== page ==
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Part 2: Direct Manipulation (Alexander Wiebel)

Abstract

Interaction with and manipulation of volumetric renderings and volumetric data are naturally non-trivial tasks when carried out on common 2D displays with mouse and keyboard input. This part will concentrate on techniques which take the provided 2D input and translate it into application-specific direct 3D actions and manipulations regarding the volume. Input types we will discuss include points (picking), lines (sketching) or regions (marking). Depending on the user task at hand, semantics of the resulting 3D actions range from simple selection of positions, lines and surfaces in 3D, to segmentation, labeling, 3D painting, and adaption of the transfer function or the data themselves. We will give a detailed description of the possibly needed additional or meta data for each technique. An overview of common applications of the mentioned techniques for imaging and simulation data from medicine and natural sciences will demonstrate the utility of the techniques.

Relevant Literature:

  1. A. Wiebel, F. M. Vos, D. Foerster, H.-C. Hege. WYSIWYP: What You See Is What You Pick. IEEE TVCG, 18(12):2236-2244, 2012. [http://forschung.awmw.org/PDF/wiebel_2012_SciVis.pdf]
  2. S. Owada, F. Nielsen, T. Igarashi. Volume catcher. In Proceedings of the 2005 Symposium on interactive 3D graphics and games, I3D ’05, p. 111–116, New York, USA, 2005. [http://dx.doi.org/10.1145/1053427.1053445]
  3. L. Yu, K. Efstathiou, P. Isenberg, T. Isenberg. Efficient structure-aware selection techniques for 3D point cloud visualizations with 2DOF input. IEEE TVCG, 18(12):2245-2254, Dec. 2012. [http://tobias.isenberg.cc/VideosAndDemos/Yu2012ESA]
  4. H. Peng, et al.. Virtual finger boosts three-dimensional imaging and microsurgery as well as terabyte volume image visualization and analysis. Nature Communications 5, Article number: 4342, 2014. [https://dx.doi.org/doi:10.1038/ncomms5342]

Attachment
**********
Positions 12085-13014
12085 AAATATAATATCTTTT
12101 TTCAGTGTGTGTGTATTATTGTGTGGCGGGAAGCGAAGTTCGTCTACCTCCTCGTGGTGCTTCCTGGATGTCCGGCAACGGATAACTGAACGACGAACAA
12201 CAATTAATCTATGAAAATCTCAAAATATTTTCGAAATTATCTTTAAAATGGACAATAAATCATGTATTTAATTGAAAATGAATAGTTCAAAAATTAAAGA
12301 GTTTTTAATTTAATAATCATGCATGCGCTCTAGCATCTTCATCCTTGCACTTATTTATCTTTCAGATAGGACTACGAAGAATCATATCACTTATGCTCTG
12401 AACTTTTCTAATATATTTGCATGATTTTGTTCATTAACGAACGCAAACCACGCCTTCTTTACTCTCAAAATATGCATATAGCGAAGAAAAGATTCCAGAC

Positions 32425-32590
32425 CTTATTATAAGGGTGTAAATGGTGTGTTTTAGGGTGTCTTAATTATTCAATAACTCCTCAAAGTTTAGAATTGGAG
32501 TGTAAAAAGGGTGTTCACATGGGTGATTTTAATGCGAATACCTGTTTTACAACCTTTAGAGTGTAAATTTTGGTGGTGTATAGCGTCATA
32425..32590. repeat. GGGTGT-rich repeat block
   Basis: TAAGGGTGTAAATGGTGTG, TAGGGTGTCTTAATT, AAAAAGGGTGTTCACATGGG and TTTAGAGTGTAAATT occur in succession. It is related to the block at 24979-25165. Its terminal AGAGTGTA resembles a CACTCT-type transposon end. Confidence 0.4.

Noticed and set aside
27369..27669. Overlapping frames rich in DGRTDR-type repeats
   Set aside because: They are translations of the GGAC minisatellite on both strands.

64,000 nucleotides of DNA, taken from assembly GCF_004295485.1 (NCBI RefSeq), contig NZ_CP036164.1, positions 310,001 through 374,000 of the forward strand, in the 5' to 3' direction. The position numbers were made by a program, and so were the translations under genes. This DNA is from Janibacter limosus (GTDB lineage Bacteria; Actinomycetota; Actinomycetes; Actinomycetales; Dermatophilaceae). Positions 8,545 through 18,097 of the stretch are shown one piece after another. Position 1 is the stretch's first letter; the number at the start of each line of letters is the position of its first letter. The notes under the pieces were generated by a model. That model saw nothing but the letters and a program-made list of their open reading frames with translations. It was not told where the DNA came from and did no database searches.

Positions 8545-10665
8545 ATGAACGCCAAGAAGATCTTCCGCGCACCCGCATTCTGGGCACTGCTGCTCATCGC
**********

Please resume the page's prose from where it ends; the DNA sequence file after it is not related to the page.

5. S. Stoppel, H.-C. Hege, A. Wiebel. Visibility-Driven Depth Determination of Surface Patches in Direct Volume Rendering. EuroVis Short Papers 2014, p. 97-101, Eurographics Association, 2014. [http://dx.doi.org/10.2312/eurovisshort.20141164]
  6. K. Bürger, J. Krüger, R. Westermann. Direct Volume Editing. IEEE TVCG, 14(6):1388-1395, 2008. [http://dx.doi.org/10.1109/TVCG.2008.120]
  7. H. Guo, N. Mao, X. Yuan. WYSIWYG (What You See is What You Get) Volume Visualization. IEEE TVCG, 17(12):2106-2114, 2011. [http://dx.doi.org/10.1109/TVCG.2011.261]
  8. P. Kohlmann, S. Bruckner, A. Kanitsar, M. E. Gröller. Contextual Picking of Volumetric Structures. In Proceedings of IEEE Pacific Visualization, p. 185–192, 2009. [http://www.ii.uib.no/vis/team/bruckner/publication/Kohlmann-2009-CPV]
  9. S. Diepenbrock, T. Ropinski. From Imprecise User Input to Precise Vessel Segmentations. EG Visual Computing for Biology and Medicine - 2012. [http://scivis.itn.liu.se/publications/2012/DR12//preciseVesselSeg.pdf]
  10. T. Ropinski, J. Praßni, F. Steinicke, K. Hinrichs. Stroke-Based Transfer Function Design. IEEE/EG International Symposium on Volume and Point-Based Graphics, page 41-48 - 2008. [http://viscg.uni-muenster.de/publications/2008/RPSH08/]
  11. L. Yu, K. Efstathiou, P. Isenberg, T. Isenberg. CAST: Effective and Efficient User Interaction for Context-Aware Selection in 3D Particle Clouds. IEEE TVCG, 22(1), Jan. 2016

Slides & Notes

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